Last year, I wrote a post entitled “The Wal-Mart Conundrum”. It attempted to provide a balanced view of the world’s largest retailer (see Media Realism, May 26, 2010). The post generated a great deal of mail both pro and con. I promised to continue to monitor the retail powerhouse and that is what I will be reporting on in this entry.
A few years ago, William Marquard, a very solid business consultant, wrote a book entitled “Wal-Smart, What it Really Takes to Profit in a Wal*Mart World” (McGraw-Hill, 2007). It is an excellent book and I highly recommend it. He does cover some of the issues that Wal*Mart faces today and he does not duck the criticisms they often receive. What he does is paint the clearest picture that I have seen as to why they have been successful. He goes on to add that we now live in a Wal*Mart world and the secret to success for many companies is not to take Wal*Mart head on but rather to use their techniques to survive.
Boiling it down, he says it all comes down to what he calls “The Productivity Loop.” He describes it as follows: “The loop is an endless cycle—reduce costs, invest savings in lower prices, use lower prices to boost sales and generate higher profits to invest in reducing costs further”. When the loop is finished, Wal*Mart starts it all over again and he gives many good examples of the loop in action.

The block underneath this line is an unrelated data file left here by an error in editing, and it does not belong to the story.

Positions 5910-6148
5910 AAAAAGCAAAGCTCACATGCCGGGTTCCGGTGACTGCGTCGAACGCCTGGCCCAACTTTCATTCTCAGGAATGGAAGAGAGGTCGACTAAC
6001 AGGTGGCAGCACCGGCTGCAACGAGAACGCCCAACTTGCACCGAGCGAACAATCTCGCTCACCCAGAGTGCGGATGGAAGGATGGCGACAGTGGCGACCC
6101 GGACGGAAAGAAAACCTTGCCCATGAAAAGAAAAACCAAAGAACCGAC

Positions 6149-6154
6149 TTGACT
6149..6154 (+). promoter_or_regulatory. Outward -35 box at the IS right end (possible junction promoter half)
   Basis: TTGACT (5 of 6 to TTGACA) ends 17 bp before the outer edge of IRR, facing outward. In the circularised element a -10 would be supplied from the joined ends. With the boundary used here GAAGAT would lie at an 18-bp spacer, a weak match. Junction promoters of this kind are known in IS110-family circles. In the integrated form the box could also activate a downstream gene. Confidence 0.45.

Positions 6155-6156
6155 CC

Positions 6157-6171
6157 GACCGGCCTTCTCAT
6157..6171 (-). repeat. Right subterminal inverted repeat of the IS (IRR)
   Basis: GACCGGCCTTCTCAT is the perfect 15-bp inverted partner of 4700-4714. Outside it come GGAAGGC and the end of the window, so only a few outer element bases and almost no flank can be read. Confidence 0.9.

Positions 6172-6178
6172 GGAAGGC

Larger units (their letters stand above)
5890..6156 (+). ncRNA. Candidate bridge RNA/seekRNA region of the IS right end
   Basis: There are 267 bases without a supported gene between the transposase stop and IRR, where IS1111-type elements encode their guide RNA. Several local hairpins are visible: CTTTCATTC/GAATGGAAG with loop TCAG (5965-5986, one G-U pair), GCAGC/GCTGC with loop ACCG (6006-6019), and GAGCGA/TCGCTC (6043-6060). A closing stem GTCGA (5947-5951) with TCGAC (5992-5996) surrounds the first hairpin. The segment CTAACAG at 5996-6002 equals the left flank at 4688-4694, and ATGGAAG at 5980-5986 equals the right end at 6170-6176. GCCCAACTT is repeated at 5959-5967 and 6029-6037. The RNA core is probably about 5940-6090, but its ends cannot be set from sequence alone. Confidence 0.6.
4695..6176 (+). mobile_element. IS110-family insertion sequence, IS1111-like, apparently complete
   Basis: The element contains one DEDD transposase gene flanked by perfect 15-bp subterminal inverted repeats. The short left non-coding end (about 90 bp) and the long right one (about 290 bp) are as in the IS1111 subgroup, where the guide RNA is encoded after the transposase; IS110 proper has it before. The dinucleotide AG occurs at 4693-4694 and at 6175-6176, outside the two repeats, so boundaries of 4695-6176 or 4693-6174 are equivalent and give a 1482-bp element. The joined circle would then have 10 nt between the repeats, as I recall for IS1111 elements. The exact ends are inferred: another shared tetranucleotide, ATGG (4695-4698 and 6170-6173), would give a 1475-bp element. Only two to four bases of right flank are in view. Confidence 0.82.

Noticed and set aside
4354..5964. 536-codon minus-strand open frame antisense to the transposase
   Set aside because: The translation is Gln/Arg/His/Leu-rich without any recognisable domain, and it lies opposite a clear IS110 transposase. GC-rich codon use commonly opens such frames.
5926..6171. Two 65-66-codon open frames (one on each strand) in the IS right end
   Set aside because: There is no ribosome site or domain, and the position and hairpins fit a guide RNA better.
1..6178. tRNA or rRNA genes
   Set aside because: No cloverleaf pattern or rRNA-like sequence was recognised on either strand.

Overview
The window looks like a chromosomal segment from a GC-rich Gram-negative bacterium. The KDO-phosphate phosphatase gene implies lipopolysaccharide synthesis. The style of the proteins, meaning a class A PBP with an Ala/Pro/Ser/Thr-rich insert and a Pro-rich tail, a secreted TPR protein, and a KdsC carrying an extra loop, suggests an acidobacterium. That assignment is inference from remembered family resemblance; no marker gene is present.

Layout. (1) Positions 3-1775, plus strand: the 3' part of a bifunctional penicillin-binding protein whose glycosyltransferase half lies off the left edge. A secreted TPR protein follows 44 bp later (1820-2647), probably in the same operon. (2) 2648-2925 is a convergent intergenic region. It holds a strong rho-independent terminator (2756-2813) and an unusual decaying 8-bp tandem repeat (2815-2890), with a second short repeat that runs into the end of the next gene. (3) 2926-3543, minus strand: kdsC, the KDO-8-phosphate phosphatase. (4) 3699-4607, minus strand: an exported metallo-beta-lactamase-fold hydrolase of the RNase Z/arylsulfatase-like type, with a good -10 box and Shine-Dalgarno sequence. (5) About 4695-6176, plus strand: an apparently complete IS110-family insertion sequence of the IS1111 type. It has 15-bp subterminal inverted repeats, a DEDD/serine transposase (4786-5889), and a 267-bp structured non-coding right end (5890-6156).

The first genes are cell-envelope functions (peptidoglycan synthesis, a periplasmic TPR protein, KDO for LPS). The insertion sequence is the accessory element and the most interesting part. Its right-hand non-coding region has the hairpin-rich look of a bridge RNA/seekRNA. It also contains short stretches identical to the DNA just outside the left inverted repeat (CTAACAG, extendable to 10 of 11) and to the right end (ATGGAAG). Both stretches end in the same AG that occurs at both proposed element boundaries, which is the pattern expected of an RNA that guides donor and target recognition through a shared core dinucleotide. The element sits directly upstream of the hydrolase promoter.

Wal*Mart staffers are relentless and continue to cut costs for shipping, communication, warehousing, handling, distribution, stocking, merchandising, labor schedules, and serving their customers. Their cutting edge work in RFID (Radio Frequency Identification) has slashed out of stocks and replacement costs.
Also, their corporate mantra is first to work out what NOT to do. Then they decide what to do and they try to solve problems one store at a time.
A big driver in their business is Everyday Low Pricing often called EDLP. Research has shown that it is the prime reason that people shop super-centers for groceries. EDLP allows them to run fewer ads (boo!), spend less on labor to change prices on shelves, less time on stock outs, and a great deal less time entering prices on company computers. This is especially important when you have 100,000 different products in a super-center.
Despite this, some consumers find EDLP boring so Wal*Mart still offers “rollbacks”. This helps blunt the “Hi-Lo Retailing” tactics that K-Mart, Albertson’s, Target (to a degree) and J.C. Penney use. These are simply gimmicks to generate store traffic such as big promotions, great sales, and lots of printed coupons.
By constantly going back to the productivity loop, Wal*Mart has changed the rules of the global economy. They have combined a new level of convenience, discount pricing, and above all, efficiency.
As we finally come out of this Great Recession (although terrific challenges lie ahead), we can learn a great deal from the Wal*Mart approach. Management at many firms still look to save almost exclusively by cutting people when times are tough and then are late to hire as things improve. I have never worked anywhere where waste was not dramatic in expenses, supplies, travel, or personal perks for senior staffers. Put the hammer down on expenses and you get the benefits normally associated with a nice spike in business. And, you can control it which is something that you cannot do with your customers!
Wal*Mart has its flaws to be sure. But, if we all acted Wal*Smart, our productivity would soar.
If you would like to contact Don Cole directly, you may reach him at firstname.lastname@example.org